Although these probabilities, and the steps themselves, are all arbitrary, the process shows that a lot of beliefs have to be correct before Atheists are in trouble.

 

Atheists do not accept that the  probabilities are  50%. They would put most of them at zero or very close to zero. To get a more realistic estimate, the probabilities of some steps need to be reviewed.

 

But before doing this I will look at the fates of dead Agnostics and  of dead Supernaturalists, i.e., of believers in the supernatural, with the same “unbiased” probabilities of 50%.

The expected alternative fates for Agnostics would be about the same as for Atheists – oblivion or damnation.  Perhaps they might get some consideration for not completely denying the existence of God.

For Supernaturalists the expected alternatives are bliss or damnation, or perhaps reincarnation, but generally not oblivion.

 

The beliefs across the religions are very diverse, so at least some of them would be untrue. There are at least three named religions, each of which has several sects. And there are conflicting interpretations of the sacred texts. Some believers actually say that certain other believers are bound for hell.

Despite this diversity, for Supernaturalists the first 12 steps are the same as for Atheists. So starting with:
Step 1: Is there a supernatural entity of any kind? ,
I will immediately proceed to
Step 12
:  Is that God completely loving, understanding and forgiving?
In the answer is YES, then no one should have any worries about any possible afterlife. If NO, the probability of damnation would be no greater than 0.025%.

But instead of the probability of 0.025 relating to damnation, it now relates to either bliss or damnation, with the chance of each being no greater than 0.0125%.

 

Step 13.  Does that God punish people who do not believe and act in particular ways?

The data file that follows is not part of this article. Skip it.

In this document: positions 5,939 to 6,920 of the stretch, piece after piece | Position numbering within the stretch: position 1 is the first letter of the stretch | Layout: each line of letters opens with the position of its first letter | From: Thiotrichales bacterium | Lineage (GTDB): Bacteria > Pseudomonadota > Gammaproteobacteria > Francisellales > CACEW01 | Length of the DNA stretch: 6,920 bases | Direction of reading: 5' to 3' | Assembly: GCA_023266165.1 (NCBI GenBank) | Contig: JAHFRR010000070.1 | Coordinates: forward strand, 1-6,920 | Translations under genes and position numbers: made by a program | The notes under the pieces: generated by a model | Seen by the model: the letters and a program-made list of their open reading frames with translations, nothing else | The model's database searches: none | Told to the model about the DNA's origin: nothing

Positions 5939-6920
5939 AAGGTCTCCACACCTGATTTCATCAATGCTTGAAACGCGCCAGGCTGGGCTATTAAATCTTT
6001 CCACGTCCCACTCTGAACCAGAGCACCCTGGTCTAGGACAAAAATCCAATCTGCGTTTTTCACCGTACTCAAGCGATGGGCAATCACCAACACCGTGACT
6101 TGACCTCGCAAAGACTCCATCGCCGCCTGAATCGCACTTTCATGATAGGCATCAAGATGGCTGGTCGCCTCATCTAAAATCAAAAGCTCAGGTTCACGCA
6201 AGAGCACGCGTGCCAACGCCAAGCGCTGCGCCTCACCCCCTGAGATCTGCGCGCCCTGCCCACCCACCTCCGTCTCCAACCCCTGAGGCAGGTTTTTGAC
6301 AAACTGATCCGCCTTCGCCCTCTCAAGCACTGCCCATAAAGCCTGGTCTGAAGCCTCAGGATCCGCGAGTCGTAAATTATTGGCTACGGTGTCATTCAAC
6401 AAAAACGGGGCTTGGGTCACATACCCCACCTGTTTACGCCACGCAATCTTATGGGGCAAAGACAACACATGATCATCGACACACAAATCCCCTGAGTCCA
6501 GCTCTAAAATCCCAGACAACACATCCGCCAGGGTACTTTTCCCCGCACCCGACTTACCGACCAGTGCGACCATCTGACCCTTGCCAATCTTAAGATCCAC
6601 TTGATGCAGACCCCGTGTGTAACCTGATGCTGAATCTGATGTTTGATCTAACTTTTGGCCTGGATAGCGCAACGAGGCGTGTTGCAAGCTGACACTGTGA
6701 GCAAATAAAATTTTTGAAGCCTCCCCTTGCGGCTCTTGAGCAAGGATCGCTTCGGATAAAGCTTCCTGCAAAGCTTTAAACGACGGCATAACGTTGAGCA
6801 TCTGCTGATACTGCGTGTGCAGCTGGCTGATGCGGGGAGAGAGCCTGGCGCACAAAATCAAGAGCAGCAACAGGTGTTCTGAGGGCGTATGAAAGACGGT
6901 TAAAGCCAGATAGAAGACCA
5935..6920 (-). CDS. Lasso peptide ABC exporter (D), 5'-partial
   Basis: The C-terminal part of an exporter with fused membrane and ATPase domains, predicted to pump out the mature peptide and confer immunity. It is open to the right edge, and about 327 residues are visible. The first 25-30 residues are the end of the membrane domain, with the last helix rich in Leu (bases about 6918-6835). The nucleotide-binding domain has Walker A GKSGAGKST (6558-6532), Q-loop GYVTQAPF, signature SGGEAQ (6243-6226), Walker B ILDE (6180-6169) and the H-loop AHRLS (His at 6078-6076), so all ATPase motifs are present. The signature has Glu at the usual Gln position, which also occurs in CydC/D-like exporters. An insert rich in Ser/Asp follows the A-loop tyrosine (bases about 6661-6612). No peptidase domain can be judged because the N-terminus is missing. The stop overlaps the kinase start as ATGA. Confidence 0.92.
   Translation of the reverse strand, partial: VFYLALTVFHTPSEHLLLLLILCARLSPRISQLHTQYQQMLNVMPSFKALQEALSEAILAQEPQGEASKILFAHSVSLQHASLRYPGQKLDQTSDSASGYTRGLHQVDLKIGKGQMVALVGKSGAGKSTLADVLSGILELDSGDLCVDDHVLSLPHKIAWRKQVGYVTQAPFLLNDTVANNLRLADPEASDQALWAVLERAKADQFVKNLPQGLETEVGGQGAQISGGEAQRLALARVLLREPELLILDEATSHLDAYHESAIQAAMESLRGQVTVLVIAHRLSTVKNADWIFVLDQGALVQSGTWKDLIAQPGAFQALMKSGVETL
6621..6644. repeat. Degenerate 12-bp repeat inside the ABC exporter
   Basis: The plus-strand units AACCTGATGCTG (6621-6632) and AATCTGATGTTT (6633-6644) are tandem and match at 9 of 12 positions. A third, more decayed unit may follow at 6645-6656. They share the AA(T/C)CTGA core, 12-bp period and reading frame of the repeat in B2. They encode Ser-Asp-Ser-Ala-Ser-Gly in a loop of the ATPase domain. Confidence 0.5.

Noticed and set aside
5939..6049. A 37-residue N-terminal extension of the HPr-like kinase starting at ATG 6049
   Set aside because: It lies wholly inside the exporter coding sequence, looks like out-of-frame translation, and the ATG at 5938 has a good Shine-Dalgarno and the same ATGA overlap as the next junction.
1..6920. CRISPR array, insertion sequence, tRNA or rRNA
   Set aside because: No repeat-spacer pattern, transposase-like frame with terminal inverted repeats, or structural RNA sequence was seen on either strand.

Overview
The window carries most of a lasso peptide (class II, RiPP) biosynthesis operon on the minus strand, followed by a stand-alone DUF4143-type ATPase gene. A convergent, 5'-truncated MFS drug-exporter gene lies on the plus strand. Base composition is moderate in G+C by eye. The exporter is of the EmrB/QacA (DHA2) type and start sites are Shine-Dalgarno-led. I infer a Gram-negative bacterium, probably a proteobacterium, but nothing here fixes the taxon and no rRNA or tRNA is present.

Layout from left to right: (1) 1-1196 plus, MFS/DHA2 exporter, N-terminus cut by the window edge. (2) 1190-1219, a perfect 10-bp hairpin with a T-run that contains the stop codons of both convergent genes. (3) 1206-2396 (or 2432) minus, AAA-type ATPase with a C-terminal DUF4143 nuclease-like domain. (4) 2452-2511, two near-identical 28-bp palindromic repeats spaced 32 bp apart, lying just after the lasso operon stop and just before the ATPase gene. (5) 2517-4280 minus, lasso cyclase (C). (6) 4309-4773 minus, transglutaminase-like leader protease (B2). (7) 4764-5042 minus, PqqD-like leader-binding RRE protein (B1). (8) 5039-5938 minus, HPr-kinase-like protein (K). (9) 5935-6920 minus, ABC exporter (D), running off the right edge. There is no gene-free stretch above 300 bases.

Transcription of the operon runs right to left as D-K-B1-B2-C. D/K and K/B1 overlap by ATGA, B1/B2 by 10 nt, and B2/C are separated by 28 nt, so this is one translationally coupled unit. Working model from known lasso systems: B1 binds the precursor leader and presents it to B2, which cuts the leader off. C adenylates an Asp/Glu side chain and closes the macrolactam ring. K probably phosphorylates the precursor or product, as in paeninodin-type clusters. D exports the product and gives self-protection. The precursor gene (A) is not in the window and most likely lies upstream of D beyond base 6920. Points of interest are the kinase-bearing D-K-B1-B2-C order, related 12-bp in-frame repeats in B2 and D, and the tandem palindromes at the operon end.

If NO, the chance for each of bliss and damnation is 0.003%. As with Step 13 for Atheists, there is religious ambiguity between this and the previous step: the scriptures say that God is completely knowing, loving and understanding, but also very punishing
Step 13a:  Is that God vindictive?
If YES, then the probability of damnation stays at 0.003%, the punishment might be more severe, and there is no chance of bliss. If NO, the chances of bliss and damnation are each no greater than 0.0015%.

 

Step 14.   Has this particular believer picked the right religion, and the right interpretation of it?
Given the very wide range of religions and interpretations, the chance of being right would be very small. It would be generous to assume that 10% of the believers got it right, but that is what I will do. For them the chances would be the same as in Step 13a. But, irrespective of what they believed, no one would know whether they were in that 10%. So the actual overall “unbiased” chance of bliss would be 0.00015%, and for damnation about 0.014%. This assumes that no one is condemned to oblivion as a softer punishment than damnation, but the difference is negligible. The chance of oblivion is 99.9985%.